We stopped at a certain checkpoint. They asked who we were. The driver replied that he was carrying prisoners. He said: «Give us a few, we need them here». The driver said he couldn’t, they were accountable. When I heard this, I realised I was a captive.

«Accountable» prisoners were those who were monitored and tracked throughout their entire transfer to their destination. In contrast, «unaccountable» prisoners, mostly civilians intercepted at checkpoints, were destined for forced labor or could potentially disappear or be executed.

We were taken to Donetsk SIZO where we underwent interrogation. The interrogators remained obscured behind a large partition, devoid of any identifiable rank or position. Only their voices, that of a man and a woman, were discernible. They posed standard inquiries regarding our identities, whereabouts, and activities. Subsequently, we were assigned to cells where we remained for a day before being abruptly transferred to Olenivka without any explanation or communication. We encountered an information blackout and isolation; our inquiries went unanswered. It wasn’t until April 1st that I reached Olenivka.

Our detention in Mariupol was evidently a meticulously orchestrated operation. With the city accessible and humanitarian aid pouring in, numerous volunteers and civilians, driven by a strong civic commitment, rushed to assist the residents of Mariupol.

However, witnessing this surge in Ukrainian humanitarian aid and the evacuation efforts, the occupiers decided to intervene. Suddenly, a clear directive was issued to apprehend all volunteers present in Mariupol at that time.

Upon regrouping later, approximately 30 of us found ourselves in a collective unit. We exchanged introductions, discussing our backgrounds and intentions. Each of us was a volunteer, arriving with a dedicated mission to deliver humanitarian aid and facilitate evacuations.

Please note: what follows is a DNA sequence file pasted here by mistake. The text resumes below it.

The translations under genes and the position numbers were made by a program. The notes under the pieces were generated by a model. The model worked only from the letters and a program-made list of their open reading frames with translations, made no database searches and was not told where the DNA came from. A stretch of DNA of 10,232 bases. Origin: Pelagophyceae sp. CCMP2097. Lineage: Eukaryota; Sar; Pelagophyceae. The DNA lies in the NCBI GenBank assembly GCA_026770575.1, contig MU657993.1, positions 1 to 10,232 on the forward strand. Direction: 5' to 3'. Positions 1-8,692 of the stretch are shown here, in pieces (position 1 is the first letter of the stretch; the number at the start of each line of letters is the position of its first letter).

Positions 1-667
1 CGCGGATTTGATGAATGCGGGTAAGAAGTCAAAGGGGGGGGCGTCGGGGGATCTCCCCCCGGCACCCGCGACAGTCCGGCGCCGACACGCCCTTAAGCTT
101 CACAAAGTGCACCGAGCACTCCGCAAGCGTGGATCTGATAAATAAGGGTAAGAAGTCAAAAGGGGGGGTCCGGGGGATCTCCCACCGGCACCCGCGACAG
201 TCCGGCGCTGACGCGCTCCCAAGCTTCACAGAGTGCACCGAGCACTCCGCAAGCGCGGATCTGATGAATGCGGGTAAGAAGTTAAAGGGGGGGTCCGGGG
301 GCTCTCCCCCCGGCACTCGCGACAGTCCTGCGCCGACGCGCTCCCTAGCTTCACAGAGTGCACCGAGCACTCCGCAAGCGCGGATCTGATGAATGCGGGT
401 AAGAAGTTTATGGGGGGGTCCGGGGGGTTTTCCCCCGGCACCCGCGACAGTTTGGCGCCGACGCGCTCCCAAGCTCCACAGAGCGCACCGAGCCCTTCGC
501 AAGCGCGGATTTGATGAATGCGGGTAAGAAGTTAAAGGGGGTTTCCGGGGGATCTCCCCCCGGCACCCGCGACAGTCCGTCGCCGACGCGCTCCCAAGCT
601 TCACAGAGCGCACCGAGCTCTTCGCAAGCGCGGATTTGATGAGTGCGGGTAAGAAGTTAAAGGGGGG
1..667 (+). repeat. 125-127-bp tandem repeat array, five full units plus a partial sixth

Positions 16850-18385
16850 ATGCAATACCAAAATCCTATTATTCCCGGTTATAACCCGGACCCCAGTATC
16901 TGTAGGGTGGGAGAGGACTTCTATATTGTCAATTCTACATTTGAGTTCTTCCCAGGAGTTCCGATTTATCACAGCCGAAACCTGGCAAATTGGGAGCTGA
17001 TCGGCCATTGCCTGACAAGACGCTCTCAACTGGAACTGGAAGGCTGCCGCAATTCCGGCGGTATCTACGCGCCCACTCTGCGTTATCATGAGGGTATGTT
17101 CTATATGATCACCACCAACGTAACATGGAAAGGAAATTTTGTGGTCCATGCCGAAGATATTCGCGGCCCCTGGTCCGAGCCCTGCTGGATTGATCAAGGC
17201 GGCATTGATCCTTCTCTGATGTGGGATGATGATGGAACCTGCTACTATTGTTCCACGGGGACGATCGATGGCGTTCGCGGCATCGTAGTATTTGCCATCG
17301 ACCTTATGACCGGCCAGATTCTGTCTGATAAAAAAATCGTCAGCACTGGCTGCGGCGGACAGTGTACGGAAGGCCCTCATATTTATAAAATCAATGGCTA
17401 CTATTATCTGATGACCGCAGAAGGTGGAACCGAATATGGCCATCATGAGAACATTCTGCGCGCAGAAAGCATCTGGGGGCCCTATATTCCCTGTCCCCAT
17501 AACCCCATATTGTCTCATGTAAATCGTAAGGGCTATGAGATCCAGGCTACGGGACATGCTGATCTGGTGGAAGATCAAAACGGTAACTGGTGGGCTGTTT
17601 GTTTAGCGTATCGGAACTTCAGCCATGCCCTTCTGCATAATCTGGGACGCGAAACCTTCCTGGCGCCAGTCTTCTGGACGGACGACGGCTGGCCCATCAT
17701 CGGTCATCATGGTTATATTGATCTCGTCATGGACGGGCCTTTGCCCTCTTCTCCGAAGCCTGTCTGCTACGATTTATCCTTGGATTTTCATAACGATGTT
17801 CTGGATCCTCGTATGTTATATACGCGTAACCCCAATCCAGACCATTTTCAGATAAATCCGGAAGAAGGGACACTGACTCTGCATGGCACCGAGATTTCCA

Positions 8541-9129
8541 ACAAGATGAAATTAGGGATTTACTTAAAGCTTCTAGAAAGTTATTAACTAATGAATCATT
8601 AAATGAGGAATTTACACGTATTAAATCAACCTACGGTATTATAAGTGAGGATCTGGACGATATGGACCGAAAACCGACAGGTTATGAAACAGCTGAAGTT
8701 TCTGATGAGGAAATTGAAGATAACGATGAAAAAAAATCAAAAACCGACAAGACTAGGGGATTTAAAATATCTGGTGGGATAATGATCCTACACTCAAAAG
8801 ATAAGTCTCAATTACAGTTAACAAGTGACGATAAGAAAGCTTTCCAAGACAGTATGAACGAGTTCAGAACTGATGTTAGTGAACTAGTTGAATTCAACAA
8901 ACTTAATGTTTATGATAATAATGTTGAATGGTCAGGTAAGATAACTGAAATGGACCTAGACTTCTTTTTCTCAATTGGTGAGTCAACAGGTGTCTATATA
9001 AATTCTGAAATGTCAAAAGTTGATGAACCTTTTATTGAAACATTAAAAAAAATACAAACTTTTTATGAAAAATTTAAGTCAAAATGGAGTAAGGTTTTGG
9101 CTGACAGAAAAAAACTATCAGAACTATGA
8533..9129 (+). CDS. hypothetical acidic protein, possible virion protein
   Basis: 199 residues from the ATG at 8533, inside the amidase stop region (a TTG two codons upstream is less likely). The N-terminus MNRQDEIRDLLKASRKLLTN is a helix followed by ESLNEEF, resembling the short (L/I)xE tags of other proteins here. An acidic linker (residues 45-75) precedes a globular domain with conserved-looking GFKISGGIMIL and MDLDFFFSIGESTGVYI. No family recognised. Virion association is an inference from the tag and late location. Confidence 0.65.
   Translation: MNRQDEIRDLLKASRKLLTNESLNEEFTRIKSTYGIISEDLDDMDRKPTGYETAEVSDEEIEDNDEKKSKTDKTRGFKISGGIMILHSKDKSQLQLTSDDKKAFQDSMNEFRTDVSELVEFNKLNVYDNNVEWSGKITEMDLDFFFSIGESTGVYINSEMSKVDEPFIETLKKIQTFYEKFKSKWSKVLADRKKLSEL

Serhii Lin. Photo: Radio Liberty

Read also: «We need help with publicity» — sister of Oleksiy Kyrychenko, civilian hostage held by the Russians

About Olenivka and Prisoners of War

Serhii Lin: In reality, Olenivka was a disused prison, completely ill-equipped to accommodate prisoners of war. There were no provisions for basic necessities such as light, electricity, or facilities like toilets and kitchens. Instead, we were coerced into serving as unpaid labor, ostensibly to improve our living conditions. The choice presented was stark: endure these dire conditions or opt for slightly better ones by undertaking repairs to the barracks at our own expense.

We were assigned two barracks. While one was renovated by police officers, the other was designated for us civilians.

One day, a commotion erupted in Olenivka. Suddenly, flags were being changed. When we arrived in April, the flag of the «Donetsk People’s Republic» (DPR) flew, but now it was replaced with the Russian flag. Everyone switched their insignia to Russian equivalents. Initially bewildered, we eventually pieced together the reason behind these developments.

From the vantage point of our cell window, we witnessed a convoy of buses, armored vehicles, and a helicopter on the horizon. Russian riot police accompanied by dogs emerged. It became apparent that they had brought in a substantial number of prisoners of war, though their origins remained unknown to us.

Read also: How the state intends to release civilian hostages

On the Maintenance of Azov Soldiers

Serhii Lin: The Azov Battalion members were segregated from other detainees, from the Armed Forces of Ukraine, marines, and border guards. They were housed separately in different barracks. This process unfolded over several stages, spanning approximately three to four significant phases. The prison was originally designed to accommodate 1,200 individuals. However, by June, it held a staggering 3,500 occupants, indicating the overcrowded conditions we endured.

We were tasked with conducting inventories of all military personnel within the barracks. They (the occupants – ed.) feared to enter certain areas, particularly those occupied by the Azov Battalion. Their barracks were under constant guard by riot police accompanied by dogs, and they were provided separate meals. The apprehension surrounding them made others hesitant to approach. Our duties included photographing each individual from front, left, to right, documenting their rank, surname, first name, and verifying their documents.